Growing cannabis is simple, right? It notoriously grows like a weed in some climates. But, when it comes to cannabis in the 21st century, it's not so easy. The challenge lies in perfecting yield, potency, and profile. Increasing yields and improving the final product efficiently and cost-effectively is the primary objective for commercial operators.
Implementing advanced automation and environmental controls is the only way to perfect the cannabinoid profile, increase flower size, and replicate this success from crop to crop. It's gone well beyond scheduling light-dark phases. Now, cannabis technology is almost at a place where cultivators can set it and forget it, for a completely hands-off approach.
Step 1: Automated Schedules Are Just the Beginning
In the grow room, lighting gets the most attention for its influence over yield and flower development. Grow room lights, no matter whether they are conventional HID variety or advanced LED, have long been set to timers to achieve the light-dark periods needed for vegetative and flower.
But, on-off settings are only the beginning. Cannabis cultivators and plant scientists are hacking into the chemistry of the cannabis species to better understand exactly what it needs at every step along the way.
That means tweaking light-dark schedules week by week, implementing sunrise and sunset protocols, and even adjusting the spectrum as the growth progresses. This isn't just about moving away from blue light into a warmer range closer to flower. Indoor grow lighting has become a refined light science.
Advanced grow light solutions, designed and engineered by the likes of Growor and Fluence, among others, are all pushing the boundaries of conventional lighting technologies into these new, highly controlled frontiers. Using automation, grow lights allow growers to tweak parameters, crunch highly accurate data, and most importantly, replicate the successful results.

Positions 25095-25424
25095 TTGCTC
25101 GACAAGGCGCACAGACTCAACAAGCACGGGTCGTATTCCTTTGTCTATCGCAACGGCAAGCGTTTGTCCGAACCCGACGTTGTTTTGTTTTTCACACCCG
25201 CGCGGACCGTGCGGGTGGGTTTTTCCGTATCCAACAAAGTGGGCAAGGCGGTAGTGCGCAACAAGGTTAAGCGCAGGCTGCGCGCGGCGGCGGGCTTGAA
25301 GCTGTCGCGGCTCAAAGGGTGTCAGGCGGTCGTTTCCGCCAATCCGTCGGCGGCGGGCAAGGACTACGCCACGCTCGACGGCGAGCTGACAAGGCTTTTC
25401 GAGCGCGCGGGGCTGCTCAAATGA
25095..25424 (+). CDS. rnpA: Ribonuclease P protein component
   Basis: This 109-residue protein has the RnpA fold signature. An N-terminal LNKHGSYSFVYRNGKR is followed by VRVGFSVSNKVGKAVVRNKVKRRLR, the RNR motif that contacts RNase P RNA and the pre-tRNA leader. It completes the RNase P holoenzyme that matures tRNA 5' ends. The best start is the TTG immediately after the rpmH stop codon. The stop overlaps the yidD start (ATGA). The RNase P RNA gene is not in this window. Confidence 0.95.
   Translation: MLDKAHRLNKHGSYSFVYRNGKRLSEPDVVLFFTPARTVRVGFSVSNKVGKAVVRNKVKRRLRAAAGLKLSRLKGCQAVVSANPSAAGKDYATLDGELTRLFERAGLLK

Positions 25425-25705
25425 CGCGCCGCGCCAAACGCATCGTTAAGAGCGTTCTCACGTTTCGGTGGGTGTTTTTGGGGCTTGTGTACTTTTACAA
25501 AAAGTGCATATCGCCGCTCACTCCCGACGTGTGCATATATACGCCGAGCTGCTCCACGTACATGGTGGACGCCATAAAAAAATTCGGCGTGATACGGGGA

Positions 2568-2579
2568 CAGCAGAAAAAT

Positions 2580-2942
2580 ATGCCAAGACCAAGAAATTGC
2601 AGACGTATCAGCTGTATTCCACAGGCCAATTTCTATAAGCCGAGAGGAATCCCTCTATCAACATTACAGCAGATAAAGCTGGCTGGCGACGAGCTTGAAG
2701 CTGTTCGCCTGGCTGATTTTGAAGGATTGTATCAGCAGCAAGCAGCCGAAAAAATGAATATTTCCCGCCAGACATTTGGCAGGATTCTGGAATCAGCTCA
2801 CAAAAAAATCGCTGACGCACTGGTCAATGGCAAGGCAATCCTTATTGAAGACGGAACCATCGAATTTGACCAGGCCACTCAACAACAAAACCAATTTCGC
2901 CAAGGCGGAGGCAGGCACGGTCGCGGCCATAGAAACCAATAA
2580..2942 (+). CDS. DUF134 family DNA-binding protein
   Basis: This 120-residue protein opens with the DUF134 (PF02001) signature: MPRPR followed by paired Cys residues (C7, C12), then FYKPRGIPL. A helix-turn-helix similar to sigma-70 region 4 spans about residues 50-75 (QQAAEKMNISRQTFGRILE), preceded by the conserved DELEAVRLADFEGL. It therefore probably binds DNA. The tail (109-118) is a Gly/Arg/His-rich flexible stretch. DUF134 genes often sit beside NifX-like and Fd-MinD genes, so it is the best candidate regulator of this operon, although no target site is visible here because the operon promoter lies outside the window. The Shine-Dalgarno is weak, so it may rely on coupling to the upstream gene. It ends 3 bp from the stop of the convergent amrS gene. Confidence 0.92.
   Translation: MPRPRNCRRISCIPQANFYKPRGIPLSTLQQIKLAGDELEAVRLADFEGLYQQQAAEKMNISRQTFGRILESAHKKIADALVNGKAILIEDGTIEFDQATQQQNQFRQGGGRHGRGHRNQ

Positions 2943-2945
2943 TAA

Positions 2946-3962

Step 2: Automating the Entire Environment
Lights are an important component, but clearly, they’re only one piece within a much larger puzzle. Optimizing yields also must incorporate temperature, humidity, CO2, nutrients, vapor pressure deficit, and more.
Most indoor commercial growers now rely on full or partial automation to control the indoor environment. These automations run the gamut in terms of capability but typically incorporate one or more grow room sensors, a remote dashboard, and powerful analytics.
A few technologies are pushing the limits of what's possible. For example, Growor's sensor and control system, which integrates with most commercial systems, uses AI to adapt to the timely needs of each cultivar and each successive crop. This grow room system automatically pivots the environmental parameters for the best possible yield.
As per Growor, “All parameters are calculated in advance and integrated into the management software, which is governed by a self-evolving algorithm. A network of sensors provides real-time information to the feedback loop and it triggers an immediate response from the system to any developmental or environmental anomalies.”
Step 3: Drill Down into the Root Zone
But, automation doesn't just take a macro view of the grow room environment. In every aspect of indoor growing, technologies are coming online to refine, automate, and analyze the environment at a micro-level.
Grodan, a veteran stone wool gro medium company, is one of these highly specialized innovators. To better control the influences within a hydroponic system, they have developed specialized growing tools to control water content, electrical conductivity, and temperature in the root zone.
The Grodan GroSens Sensor, alongside the other integrated suite of options, is helping cultivators working with any hydroponic crop optimize production and decrease costs by delivering never-before-available crop insights. Growers take these insights to improve the environment for more consistent yields and improved fruit or flower development.
Production Increases Only Possible with Automation
The automation rolling out across the cannabis sector (and other indoor crops) is improving yield and solving for inconsistencies between batches, all the while reducing operational costs. Automating extraction and packaging processes is improving secondary production. Meanwhile, cannabis vending machines could even be the automation answer to retail.
While not quite possible yet, very soon we could live in a world where the perfect bud comes from a fully automated indoor environment, with no humans touching plants.
In the future, automation and controls will ensure that a specific cultivar grown in one facility matches the profile of the same cultivar grown across the country. Thus reducing variability, through a tightly and intelligently controlled indoor environment.